skip navigation


Register for Latest Research

Stay Informed
Register with NCJRS to receive NCJRS's biweekly e-newsletter JUSTINFO and additional periodic emails from NCJRS and the NCJRS federal sponsors that highlight the latest research published or sponsored by the Office of Justice Programs.

NCJRS Abstract

The document referenced below is part of the NCJRS Virtual Library collection. To conduct further searches of the collection, visit the Virtual Library. See the Obtain Documents page for direction on how to access resources online, via mail, through interlibrary loans, or in a local library.


NCJ Number: 73060 Find in a Library
Title: Anglo-American Trends in Restitution
Author(s): G Jones
Date Published: 1978
Page Count: 14
Format: Document
Language: English
Country: Netherlands
Annotation: In this lecture three topics in restitution-restitutionary claims for services rendered, benefits gained through economic pressure, and breach of confidence are chosen to illustrate how the common law meets present needs through adaptation of traditional techniques.
Abstract: At present the English law recognizes the principle of unjust enrichment, but it has not yet recognized any generalized right to restitution in every case of unjust enrichment. For example, a restitutionary claim for services has been extended to include the services freely accepted even though there was no initial request, and in some cases to the person who mistakenly discharges another's contractual or statutory duty without the other's knowledge. In the case of economic duress which often takes the form of the refusal to perform existing contractual obligations unless further benefits are conferred, the United States courts usually rule that the threat to break the contract is in itself a wrongful act. However, English courts have not reached a final view on this question. The third case discussed that of restitutionary claim arising from the breach of another's confidence, is also controversial. Consensus has not been reached as to the definition of 'confidential information,' and the case law is still undeveloped. A brief history of the English law of restitution, footnotes, and sample cases from the United States, Australia, Canada, and Great Britain, are included.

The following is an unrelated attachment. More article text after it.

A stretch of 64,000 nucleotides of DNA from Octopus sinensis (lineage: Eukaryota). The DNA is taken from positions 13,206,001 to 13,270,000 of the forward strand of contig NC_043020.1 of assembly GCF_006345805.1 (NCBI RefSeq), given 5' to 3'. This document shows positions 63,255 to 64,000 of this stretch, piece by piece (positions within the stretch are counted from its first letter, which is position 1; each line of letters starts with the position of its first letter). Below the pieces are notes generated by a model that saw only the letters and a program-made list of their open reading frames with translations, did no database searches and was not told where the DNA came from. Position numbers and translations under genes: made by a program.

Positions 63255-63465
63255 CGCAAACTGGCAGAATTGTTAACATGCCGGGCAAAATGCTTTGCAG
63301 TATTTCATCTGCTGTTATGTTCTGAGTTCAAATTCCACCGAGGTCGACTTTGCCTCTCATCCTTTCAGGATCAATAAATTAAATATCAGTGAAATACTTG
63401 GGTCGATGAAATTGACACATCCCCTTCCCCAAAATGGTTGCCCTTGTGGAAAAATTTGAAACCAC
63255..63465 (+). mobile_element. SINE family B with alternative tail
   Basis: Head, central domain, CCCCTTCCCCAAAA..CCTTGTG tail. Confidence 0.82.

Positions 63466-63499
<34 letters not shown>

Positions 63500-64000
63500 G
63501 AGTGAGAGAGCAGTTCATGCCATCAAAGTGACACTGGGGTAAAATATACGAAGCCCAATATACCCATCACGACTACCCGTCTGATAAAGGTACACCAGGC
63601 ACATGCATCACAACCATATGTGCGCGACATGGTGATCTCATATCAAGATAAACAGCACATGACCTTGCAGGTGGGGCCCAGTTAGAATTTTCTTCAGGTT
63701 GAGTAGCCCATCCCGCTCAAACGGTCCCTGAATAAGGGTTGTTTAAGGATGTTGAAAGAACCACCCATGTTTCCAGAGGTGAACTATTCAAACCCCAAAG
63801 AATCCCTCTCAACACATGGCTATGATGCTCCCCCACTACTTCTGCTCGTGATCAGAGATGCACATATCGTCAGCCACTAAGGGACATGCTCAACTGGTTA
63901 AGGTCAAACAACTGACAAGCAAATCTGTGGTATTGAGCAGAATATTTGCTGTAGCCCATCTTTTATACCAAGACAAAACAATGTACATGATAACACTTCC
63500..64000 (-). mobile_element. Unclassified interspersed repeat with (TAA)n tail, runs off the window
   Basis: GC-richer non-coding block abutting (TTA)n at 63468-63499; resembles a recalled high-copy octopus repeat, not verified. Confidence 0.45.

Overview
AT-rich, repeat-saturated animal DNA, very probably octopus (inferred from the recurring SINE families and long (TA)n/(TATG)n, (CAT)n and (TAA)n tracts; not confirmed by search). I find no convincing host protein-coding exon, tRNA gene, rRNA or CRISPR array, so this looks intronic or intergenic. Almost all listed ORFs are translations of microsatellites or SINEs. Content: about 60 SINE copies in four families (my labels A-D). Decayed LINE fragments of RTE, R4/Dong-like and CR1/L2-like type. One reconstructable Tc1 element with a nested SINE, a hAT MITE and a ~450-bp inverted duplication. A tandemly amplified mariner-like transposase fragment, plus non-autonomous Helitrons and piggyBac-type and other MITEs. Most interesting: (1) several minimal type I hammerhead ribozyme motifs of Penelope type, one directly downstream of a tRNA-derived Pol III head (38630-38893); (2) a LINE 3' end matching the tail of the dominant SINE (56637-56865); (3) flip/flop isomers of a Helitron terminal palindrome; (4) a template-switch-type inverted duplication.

Index Term(s): England; Restitution
Note: Lecture given in the Auditorium of the University of Amsterdam on Friday 16th December 1977 in Commemoration of the Graduation on Wednesday 14th December 1927 of Marcel Henri Bregstein to the Degree of Doctor of Laws
To cite this abstract, use the following link:

*A link to the full-text document is provided whenever possible. For documents not available online, a link to the publisher's website is provided. Tell us how you use the NCJRS Library and Abstracts Database - send us your feedback.